The correct approach to education is tricky. Is it more beneficial to expose ourselves or our children to the dangers of the real world and all that comes with it? Or the opposite, it’s better to be sheltered and censor certain types of expression, speech and behaviours, to be protected from being offended by others’ speech or behaviour. The result of being sheltered is being very thin-skinned and vulnerable when exposed to the real world.
In this week’s Parsha, Chatam Sofer suggests that the challenge of balancing sheltering with exposure to danger can be seen in a comment of Rashi about Yitzchak’s blindness.
Rashi (Bereshit 27:1) quoting the Medrash gives three reasons for Yitzchak’s blindness:
- Because Esav’s wives were worshipping idols and the smoke of their incense caused him to go blind.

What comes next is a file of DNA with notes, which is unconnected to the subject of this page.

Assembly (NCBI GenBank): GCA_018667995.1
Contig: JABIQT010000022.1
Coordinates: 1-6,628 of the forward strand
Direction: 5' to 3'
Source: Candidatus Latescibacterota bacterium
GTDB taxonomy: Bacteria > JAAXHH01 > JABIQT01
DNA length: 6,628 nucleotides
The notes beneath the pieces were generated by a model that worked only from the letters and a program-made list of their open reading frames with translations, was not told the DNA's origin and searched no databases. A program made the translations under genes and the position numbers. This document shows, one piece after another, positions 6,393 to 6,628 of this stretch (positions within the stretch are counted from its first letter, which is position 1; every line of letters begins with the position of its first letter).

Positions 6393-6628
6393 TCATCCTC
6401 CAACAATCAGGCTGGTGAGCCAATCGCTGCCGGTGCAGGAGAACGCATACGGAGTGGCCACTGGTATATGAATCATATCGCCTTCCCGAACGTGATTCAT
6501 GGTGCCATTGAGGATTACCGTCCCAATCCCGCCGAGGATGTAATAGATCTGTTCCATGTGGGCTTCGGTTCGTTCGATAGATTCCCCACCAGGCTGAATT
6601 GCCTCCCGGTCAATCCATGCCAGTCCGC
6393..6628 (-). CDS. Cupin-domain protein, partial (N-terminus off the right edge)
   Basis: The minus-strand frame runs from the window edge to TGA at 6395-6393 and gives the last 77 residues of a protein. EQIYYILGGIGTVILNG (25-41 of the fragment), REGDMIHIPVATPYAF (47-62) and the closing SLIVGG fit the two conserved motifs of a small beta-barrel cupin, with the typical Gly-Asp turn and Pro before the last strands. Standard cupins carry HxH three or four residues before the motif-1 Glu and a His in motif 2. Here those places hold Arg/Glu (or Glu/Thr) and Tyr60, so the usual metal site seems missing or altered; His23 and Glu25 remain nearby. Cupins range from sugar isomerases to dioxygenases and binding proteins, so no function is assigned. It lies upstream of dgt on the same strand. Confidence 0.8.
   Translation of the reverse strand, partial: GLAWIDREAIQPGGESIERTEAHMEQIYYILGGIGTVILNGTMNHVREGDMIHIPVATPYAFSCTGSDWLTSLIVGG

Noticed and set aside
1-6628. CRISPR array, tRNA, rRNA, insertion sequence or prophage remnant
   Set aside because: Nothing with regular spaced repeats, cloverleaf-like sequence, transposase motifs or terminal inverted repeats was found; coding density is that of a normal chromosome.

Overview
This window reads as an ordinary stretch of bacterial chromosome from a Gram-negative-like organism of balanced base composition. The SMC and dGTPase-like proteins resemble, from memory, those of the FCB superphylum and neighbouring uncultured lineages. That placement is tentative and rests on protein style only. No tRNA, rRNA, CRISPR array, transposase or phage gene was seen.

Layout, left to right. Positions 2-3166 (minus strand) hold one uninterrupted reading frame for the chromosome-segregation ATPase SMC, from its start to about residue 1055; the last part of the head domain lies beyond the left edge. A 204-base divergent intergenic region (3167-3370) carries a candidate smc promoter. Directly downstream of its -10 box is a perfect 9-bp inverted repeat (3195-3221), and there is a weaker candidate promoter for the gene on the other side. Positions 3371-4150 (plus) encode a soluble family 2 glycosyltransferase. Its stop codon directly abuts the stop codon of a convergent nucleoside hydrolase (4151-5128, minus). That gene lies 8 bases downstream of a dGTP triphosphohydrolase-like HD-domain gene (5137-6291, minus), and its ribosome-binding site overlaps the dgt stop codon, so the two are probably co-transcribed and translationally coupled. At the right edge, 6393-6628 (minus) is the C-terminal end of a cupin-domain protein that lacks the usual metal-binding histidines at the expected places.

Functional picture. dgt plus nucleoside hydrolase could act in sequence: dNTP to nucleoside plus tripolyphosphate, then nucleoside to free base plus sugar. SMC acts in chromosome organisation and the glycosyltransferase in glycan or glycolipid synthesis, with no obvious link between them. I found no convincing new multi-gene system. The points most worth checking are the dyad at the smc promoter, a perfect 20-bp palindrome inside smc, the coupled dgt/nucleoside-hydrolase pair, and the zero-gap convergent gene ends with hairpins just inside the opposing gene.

- At the Akedah, the angels were crying, and their tears fell on Yitzchak, causing him to go blind.
- So that Yaakov could get the berachot.
The third reason explains why G-d caused Yitzchak’s blindness to happen. The first two reasons are the triggers, which seem diametrically opposed. One is a trigger of Kedusha (holiness), and the other is a trigger of Tumah (impurity).
Chatam Sofer, in his commentary Torat Moshe suggests that the two triggers worked together. Because Yitzchak was on such a high level, he was ultra-sensitive to Avodah Zarah (idol worship); even the smoke of idolatry was a cause for blindness/confusion.
The two triggers represent two different ways for us to become blind to the threats around us. The first is when we allow negative influences in and don’t realize how profound of an effect those influences are having on us. This is the type of blindness represented by the smoke of idolatry. The second is when we shelter ourselves from the outside world so much that we can’t see or relate to those threats.
When we over-shelter, we risk allowing ourselves or our children to be vulnerable to threats and not know how to deal with them. When we over-expose ourselves or our children to these threats, we no longer realize that they are dangerous.
Rabbi Shlomo Gabay